Debt Inheritance (Indebted #1) by Pepper Winters


Rating: 4.5 out of 5 stars

Genre: Dark, Suspense

Not suitable for younger audiences

Warning: Please note this is book one of a series. It is a Dark Romance that will unfold slowly with many twists and turns. In true Pepper fashion there will be a HEA. You just have to see past the darkness for the light.

“I own you. I have the piece of paper to prove it. It’s undeniable and unbreakable. You belong to me until you’ve paid off your debts.”

Nila Weaver’s family is indebted. Being the first born daughter, her life is forfeit to the first born son of the Hawks to pay for sins of ancestors past. The dark ages might have come and gone, but debts never leave. She has no choice in the matter.

She is no longer free.

Jethro Hawk receives Nila as an inheritance present on his twenty-ninth birthday. Her life is his until she’s paid off a debt that’s centuries old. He can do what he likes with her—nothing is out of bounds—she has to obey.

There are no rules. Only payments.

Where do I start?!
This book explores a storyline that I haven’t really experienced in a dark story up until now. There are historical promises bound by ancestors at a time long ago from now and the power they display is evident seeing as years later those promises are still being alive and kept. There are powerful families oozing in money and debts to be extracted by methods that have the power to drive the sanest person over the edge.

Nila Weaver is a woman business woman, career-centred as well as being deeply involved with her family. There are only two people in  the world she has a care about; her father and her brother. As strict as her upbringing may have been, she can’t deny that all their actions are to allow her  the benefit of feeling protected. Theirs always one thing she regrets though. Not being able to enjoy the comfort of another man. So she has a secret; sexting an unknown man named ‘kite007’ just to have something she can participate in without her family’s interference. Then one day her father introduces her to a man, Jethro. She’s shocked, unbelieving that such a thing could happen. She’s suddenly curious as to what special qualities this man possess that allowed her father to finally have her introduced to a man. And well….the rest of the tale must be experienced first handedly.

The author has an undeniable talent in her way of delivering eloquent writings that cause the reader to be able to have an experience that convey in an almost real life fashion. Everything is displayed in precise detail which allows more understanding of the characters behaviours and the reasons behind them. It all stood out enabling me to devour every little bit of the story. It becomes evident, the intoxication this writing presents when you get the chance to read it. BUT (there’s always a but) as much as this was a power play adding to the benefits of the story, I somehow also found it to be something not of 100% beneficial. My reason being was that I just found some scenes to prolong unnecessarily. Sometimes it would am to drag a little and I noticed lines being repeated just in a different form of wordplay. Therefore as intoxicating as the writing is, as much as it leaves a mark and causes am attraction that possesses you to continue reading further; there’s a realisation that not much tended to happen from the start to the finish of the story. There could have been more to discover if the story was made to be a little faster paced.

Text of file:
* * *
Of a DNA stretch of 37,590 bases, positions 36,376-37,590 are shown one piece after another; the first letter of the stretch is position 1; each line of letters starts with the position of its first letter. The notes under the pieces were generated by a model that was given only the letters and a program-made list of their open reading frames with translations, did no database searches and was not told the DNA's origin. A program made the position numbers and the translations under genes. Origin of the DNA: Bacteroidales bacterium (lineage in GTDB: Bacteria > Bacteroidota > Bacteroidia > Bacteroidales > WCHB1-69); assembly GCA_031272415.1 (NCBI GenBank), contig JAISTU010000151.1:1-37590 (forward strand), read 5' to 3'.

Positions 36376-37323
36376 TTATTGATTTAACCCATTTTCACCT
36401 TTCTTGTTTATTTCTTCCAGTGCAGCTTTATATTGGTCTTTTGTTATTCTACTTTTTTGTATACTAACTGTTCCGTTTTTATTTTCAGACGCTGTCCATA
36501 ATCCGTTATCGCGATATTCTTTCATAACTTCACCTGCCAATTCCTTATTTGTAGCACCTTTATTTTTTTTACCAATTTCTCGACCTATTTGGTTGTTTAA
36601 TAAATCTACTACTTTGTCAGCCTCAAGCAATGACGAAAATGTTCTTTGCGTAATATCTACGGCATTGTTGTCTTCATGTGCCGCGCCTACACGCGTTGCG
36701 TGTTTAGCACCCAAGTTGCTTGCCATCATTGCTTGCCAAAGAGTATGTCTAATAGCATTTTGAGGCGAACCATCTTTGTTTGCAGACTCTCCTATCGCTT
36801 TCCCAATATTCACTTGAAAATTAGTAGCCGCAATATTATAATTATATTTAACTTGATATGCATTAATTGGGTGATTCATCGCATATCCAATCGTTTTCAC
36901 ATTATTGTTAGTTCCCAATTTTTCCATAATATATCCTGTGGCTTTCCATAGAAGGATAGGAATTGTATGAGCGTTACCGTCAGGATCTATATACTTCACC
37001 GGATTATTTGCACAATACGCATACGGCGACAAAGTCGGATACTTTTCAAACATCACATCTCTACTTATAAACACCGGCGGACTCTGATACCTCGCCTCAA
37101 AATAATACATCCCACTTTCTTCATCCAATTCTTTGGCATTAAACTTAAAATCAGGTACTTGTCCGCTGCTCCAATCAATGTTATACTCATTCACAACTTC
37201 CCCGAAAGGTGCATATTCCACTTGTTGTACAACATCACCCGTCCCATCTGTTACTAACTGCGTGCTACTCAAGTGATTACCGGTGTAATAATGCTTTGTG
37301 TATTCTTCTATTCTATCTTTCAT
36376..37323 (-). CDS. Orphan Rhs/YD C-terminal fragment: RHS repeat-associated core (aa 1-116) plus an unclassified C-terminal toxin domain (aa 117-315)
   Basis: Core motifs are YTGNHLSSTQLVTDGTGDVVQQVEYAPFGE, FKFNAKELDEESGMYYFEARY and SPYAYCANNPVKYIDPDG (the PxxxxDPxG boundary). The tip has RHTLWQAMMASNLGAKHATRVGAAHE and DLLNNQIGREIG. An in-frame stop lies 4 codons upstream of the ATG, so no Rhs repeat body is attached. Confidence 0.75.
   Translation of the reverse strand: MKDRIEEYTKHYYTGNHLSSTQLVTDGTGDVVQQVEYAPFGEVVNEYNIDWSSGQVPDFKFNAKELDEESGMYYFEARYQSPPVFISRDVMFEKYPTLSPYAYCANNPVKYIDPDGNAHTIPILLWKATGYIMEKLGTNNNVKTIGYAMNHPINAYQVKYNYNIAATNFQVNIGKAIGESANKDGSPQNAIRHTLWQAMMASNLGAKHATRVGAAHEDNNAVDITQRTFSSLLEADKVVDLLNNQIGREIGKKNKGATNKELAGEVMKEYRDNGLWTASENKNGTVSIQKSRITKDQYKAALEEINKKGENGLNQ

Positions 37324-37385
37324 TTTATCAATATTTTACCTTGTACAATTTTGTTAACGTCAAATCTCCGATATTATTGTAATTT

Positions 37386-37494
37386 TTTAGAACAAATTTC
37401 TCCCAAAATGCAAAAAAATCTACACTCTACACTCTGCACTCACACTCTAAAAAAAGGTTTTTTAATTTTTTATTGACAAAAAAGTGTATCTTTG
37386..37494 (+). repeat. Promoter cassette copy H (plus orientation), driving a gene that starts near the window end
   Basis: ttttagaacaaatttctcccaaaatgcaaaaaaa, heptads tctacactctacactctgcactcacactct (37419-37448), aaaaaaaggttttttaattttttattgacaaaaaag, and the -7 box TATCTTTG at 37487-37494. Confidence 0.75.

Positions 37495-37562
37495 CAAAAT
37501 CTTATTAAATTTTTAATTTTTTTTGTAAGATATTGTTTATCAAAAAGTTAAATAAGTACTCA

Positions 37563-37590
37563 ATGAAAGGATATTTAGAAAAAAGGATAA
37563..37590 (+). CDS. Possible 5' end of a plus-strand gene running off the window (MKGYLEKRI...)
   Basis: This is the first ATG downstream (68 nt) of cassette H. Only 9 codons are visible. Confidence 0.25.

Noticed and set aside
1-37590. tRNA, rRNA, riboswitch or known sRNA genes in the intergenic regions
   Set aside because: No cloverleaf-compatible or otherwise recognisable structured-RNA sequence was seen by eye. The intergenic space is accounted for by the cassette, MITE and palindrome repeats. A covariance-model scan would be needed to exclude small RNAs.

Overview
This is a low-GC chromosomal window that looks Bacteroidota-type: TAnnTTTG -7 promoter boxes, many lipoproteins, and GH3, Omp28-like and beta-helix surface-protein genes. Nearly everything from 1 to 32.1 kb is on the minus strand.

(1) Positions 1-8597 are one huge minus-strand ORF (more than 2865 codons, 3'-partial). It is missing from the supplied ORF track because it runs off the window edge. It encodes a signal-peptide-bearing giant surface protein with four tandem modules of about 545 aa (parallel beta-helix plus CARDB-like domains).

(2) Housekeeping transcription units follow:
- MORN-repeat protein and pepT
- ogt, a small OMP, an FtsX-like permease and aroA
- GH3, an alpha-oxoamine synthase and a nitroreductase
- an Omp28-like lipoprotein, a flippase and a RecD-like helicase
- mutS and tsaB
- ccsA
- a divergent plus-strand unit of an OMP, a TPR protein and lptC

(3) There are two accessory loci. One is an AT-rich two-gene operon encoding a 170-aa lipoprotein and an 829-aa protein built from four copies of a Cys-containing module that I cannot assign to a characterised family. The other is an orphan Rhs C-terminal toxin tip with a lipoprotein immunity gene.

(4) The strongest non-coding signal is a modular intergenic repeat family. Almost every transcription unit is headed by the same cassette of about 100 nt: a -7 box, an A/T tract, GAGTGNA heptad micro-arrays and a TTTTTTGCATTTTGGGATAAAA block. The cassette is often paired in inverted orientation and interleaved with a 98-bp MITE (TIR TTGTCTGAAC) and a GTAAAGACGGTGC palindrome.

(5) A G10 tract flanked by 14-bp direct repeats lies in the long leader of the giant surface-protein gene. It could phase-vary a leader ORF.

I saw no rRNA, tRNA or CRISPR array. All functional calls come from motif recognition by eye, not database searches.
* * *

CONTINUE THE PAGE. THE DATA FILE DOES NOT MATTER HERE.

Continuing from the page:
I can’t forget to point it how powerful Nila’s character was shown to be. She was the ultimate heroine. She didn’t entertain herself with crazy thoughts on seeing her tormentor as anything else than he really is. A monster not a lover. She accepted her situation with a strength over her soul which she denied access to from anyone, she tried to remain true to herself without acts of stupidity. There’s no fairy tale bullsh*t. On the other hand Jethro’s character was presented in a fashion that showed him as exactly who he was. There wasn’t a hint at redemption; everything in his character displayed him as being the sociopath that he is. The paragraph’s written in his point of view represented the cynical man to perfection. It reveals to the reader a glimpse into the villain of the story’s corrupted soul. I’m really not rooting for him to turn out as our heroine’s saviour in the end because I don’t think he has a single quality that will enable him to develop even a drop of remorse. It all comes down to his upbringing and it’s clearly too late to save him from his own self.

just as a fore warning; this doesn’t exactly have a complete ending,I guess the real ‘happily ever after’ will be provided in the final instalment therefore this felt more like the intermission. But I can say with little doubt that I will be coming back to read the follow up to this series. It’s hard to give up an opportunity to discover Nila’s unsteady future and what she must ensure next that tests her boundaries inexplicably. I hope I don’t have to wait for very long because it’s so damn interesting!

“I was a hunter. Skilled with both bow and arrow and gun. I stalked the weaker and slit their throats when they succumbed to my careful aim.
But sometimes I liked to… miss. I liked to give them a small window of safety, all while closing the noose when they didn’t expect it.
I liked to play with my food.”

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